Making the case for cleaner air
I sympathise strongly with the sentiments expressed by Sam Page in her recent letter and join with her in the despair at seeing Marlborough overwhelmed by the substantially increased levels of heavy traffic. However, if progress is to be made to improve the situation it's clear the community needs to step up its visible concern on what has become the town's most pressing issue.
Traffic is not even on Marlborough Town Council's new 'Action Plan' for the coming three years and Wiltshire have a long record of complacency on such matters. And yet the timescale for making the case for change is driven by the government requiring Wiltshire Council (like all other regions) to produce an area action plan to reduce high levels of roadside NO2 by the end of 2018.
I would suggest it is time for a coordinated community lobby to make a strong and convincing case for material change in traffic management. The arguments for that change must also become more evidential and not fall back on the kind of hyperbole we have seen in the national media this year regarding vehicle air pollution - such efforts antagonise rather than influence.
For instance, the 40K UK deaths figure widely used has been shown to be an invalid guess. My letter to marlborough.news on 18 August refers to this. The relevant Cambridge University paper that assessed the original claim concluded it was based on old data and subject to vast uncertainties and assumptions, stating: "Given (the) complexity, it is not plausible to think of the figure of ‘attributable’ deaths as enumerating an actual group of individuals whose death is attributable to air pollution alone, i.e. the victims of outdoor air pollution."
We must make the argument to turn Marlborough into a shining light for market town traffic management. We know there's a problem here and we must use Marlborough data to force change.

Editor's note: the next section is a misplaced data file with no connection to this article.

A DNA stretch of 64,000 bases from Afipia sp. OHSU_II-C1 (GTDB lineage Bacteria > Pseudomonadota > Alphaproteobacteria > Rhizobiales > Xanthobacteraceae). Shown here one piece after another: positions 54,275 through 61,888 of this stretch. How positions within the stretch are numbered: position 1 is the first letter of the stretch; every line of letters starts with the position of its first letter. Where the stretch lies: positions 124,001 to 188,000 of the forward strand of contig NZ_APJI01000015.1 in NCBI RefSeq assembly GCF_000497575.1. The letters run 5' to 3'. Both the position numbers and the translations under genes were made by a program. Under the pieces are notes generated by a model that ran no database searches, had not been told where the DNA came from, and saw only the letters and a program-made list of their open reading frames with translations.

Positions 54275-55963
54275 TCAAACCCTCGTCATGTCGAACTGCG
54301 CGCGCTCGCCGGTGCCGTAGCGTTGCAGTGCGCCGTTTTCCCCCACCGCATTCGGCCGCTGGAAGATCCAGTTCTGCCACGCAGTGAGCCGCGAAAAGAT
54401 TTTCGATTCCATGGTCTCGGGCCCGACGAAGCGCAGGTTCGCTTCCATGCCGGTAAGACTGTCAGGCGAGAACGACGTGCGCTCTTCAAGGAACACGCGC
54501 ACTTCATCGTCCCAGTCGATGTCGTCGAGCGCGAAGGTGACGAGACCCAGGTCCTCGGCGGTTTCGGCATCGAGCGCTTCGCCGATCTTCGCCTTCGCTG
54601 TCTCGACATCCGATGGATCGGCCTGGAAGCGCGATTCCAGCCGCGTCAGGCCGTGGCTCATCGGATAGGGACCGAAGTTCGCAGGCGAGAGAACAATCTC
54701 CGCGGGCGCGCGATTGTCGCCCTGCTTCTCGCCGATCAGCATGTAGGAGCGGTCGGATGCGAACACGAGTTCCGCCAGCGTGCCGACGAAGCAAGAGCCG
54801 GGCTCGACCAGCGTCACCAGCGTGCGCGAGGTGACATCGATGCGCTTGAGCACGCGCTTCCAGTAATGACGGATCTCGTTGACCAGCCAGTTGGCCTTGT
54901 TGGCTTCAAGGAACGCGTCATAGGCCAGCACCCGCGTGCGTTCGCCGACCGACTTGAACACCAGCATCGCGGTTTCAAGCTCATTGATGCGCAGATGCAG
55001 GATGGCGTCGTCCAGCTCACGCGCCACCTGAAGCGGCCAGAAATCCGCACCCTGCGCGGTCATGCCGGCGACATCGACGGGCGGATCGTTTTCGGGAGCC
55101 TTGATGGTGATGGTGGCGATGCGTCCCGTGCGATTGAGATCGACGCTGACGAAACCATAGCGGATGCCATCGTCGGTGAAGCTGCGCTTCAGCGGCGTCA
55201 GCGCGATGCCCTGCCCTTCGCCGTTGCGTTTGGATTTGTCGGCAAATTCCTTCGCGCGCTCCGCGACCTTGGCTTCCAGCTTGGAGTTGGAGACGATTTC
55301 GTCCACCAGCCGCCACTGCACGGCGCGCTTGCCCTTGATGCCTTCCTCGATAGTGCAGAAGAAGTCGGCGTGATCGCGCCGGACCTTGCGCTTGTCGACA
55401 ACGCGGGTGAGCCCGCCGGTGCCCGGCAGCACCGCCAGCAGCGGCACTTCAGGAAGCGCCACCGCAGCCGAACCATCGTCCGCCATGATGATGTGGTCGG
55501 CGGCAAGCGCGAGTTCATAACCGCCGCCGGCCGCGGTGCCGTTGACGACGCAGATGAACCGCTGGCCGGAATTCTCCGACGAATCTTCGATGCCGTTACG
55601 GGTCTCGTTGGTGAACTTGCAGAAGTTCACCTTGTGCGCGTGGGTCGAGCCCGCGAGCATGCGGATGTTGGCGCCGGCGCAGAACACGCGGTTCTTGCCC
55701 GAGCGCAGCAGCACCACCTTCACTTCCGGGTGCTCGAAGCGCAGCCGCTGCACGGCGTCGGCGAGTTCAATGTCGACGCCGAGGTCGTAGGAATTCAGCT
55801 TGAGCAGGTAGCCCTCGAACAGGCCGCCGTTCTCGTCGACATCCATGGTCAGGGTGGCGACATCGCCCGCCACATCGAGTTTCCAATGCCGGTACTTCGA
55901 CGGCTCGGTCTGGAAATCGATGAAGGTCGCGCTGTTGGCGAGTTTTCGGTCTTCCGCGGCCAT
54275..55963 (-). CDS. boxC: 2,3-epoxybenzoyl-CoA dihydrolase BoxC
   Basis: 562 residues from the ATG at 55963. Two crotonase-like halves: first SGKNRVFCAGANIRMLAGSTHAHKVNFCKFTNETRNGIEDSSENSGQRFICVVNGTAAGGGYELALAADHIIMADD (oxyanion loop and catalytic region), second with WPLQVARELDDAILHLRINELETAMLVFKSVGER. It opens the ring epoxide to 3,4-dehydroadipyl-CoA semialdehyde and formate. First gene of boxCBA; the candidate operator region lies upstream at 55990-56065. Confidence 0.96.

From a traffic viewpoint, any action plan should include a focus on traffic calming and reducing the density of the older vehicles in the congested areas. Older vehicles do not have the latest emissions technology and we must find ways of managing them in a way that is not emotive or unfair.
We know that since 2014 all diesel engines (car, bus and HGV) must comply with the Euro 6 directive, making them among the cleanest engines ever (using particulate filters and an NO2 removing additive called AdBlue).
The new technologies are contributing significantly to a progressive cleaning up of the CO2 and NO2 found in congested areas and is ahead of a general migration to ultra low emission hybrid vehicles (within 5-10 years).
For these reasons, there is no value campaigning against diesel engines as a whole. All that has done is take a hatchet to the British motor industry and unnecessarily put thousands of Swindon jobs (for instance) at risk. What we do in haste today may be easily obsolete in 5 years time and could result in substantial collateral cost to Marlborough's business and community interests. We have to find inventive ways for the medium term to manage (safely) the traffic that is the life blood of the town.
I think there would be value in Sam, myself (Bath Road Improvement Group) and Gaye Denyer (Marlborough Traffic Group) having a chat sooner than later to see how we can coordinate our efforts in the coming vital year.
Peter Morgan C(Mech)Eng, Member of the Guild of Motoring Writers